designed to complement the new
CONVERSION OF A MASTER BEDROOM CLOSET FROM UTILITARIAN TO ELEGANT
The Space: A master bedroom second closet.
The Need: Rebuild and redesign this secondary closet to reflect the redesign of the rest of the room while adding built-ins for shoes, shirts and pants.
The Solution: InHouse redesigned the closet creating a more compact solution by boxing in the interior pipes which ran through one side of the existing closet closet and eliminating them from the ultimate solution. The result looks as good on the outside as it does on the interior. The doors are mahogany with a harlequin pattern that plays with the direction of the grain. The closet interior is also mahogany with room for shoes, pull out shelves for clothes, and racks for hanging clothes. A full length mirror was inset in each door.
The Space: A recently purchased home less than a year old.
The Need: To redesign some unworkable/poorly design spaces throughout the house with traditionally inspired solutions that reflected the clients’ lifestyle and needs.
The lower hall was redesigned to become an extension of the adjacent home office/media room and houses much of the clients’ library. Cherry wood with a distressed finish. InHouse designed the lighting and electrical improvements and consulted on the room color. Electrical, cabinetry and sheetrock improvements were all facilitated by InHouse.
REDESIGN OF A KITCHEN/FAMILY ROOM BAR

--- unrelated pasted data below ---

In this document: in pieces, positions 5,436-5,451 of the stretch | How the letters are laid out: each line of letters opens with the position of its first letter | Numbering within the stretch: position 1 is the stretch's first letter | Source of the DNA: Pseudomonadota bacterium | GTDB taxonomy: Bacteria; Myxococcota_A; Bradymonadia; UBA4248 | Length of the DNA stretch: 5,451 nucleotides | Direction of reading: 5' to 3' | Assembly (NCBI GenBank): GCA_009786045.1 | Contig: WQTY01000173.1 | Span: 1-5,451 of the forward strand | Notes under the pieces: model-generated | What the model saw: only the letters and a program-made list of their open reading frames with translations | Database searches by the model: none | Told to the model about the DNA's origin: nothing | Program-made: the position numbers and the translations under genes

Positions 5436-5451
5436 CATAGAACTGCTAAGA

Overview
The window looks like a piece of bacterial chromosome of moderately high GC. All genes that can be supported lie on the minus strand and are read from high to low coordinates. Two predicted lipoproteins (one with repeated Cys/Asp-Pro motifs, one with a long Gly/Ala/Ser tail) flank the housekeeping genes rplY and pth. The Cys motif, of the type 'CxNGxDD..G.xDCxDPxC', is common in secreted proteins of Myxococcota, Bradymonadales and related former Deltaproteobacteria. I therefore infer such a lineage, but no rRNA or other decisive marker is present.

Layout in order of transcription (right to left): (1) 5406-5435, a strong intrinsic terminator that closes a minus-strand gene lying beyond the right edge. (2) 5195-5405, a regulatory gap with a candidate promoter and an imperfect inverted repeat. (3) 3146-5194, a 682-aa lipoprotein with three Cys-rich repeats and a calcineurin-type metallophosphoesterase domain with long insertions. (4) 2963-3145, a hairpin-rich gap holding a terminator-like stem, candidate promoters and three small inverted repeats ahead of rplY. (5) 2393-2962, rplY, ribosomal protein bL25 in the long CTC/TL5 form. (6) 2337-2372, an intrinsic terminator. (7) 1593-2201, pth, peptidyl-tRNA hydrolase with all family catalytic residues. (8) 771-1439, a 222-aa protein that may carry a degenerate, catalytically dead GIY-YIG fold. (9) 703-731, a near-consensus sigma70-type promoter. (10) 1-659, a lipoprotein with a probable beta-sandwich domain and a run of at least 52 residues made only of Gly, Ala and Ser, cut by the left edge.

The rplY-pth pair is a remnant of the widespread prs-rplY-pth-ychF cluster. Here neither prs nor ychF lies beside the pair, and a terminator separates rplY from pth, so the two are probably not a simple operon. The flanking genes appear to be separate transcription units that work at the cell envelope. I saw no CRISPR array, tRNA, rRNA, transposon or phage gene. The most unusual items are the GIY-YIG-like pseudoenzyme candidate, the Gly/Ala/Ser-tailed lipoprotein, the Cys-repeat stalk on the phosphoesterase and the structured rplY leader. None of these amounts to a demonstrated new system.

The kitchen/family room entry was bisected by an unattractive counter. InHouse designed a circular bar which softens the entry, directing guests either right towards the kitchen or left into the family room. Incorporated into the bar are shelves for the clients’ cook books. To serve as a focal point when entering the space, a lit arched display niche with glass shelves was added near the redesigned bar area. Cherry stained/finished to match existing kitchen cabinetry. Electrical, cabinetry and sheetrock improvements were all facilitated by InHouse.
The fireplace wall in the family room was utilitarian at best. InHouse redesigned the entire wall, lowered the fireplace, designed a brick hearth and mantle and added open shelving and a closed cabinet with pocket doors to house the flat screen TV and peripherals. A built-in niche for stacked wood (not shown) and crown molding was also part of the solution. Electrical, cabinetry and fireplace improvements were all facilitated by InHouse.
Photo: I-15 Cabinet doors open
Photo: I-15 Cabinet doors closed
DESIGN AND INSTALLATION OF AN
The master bedroom had an inset box for a TV over the existing mantle. The Clients’ asked for a cost effective/easy solution to mask the box. InHouse painted the mantle and built a similarly colored sympathetic cabinet above it which hid the TV and its components. The solution looked like one tall painted unit.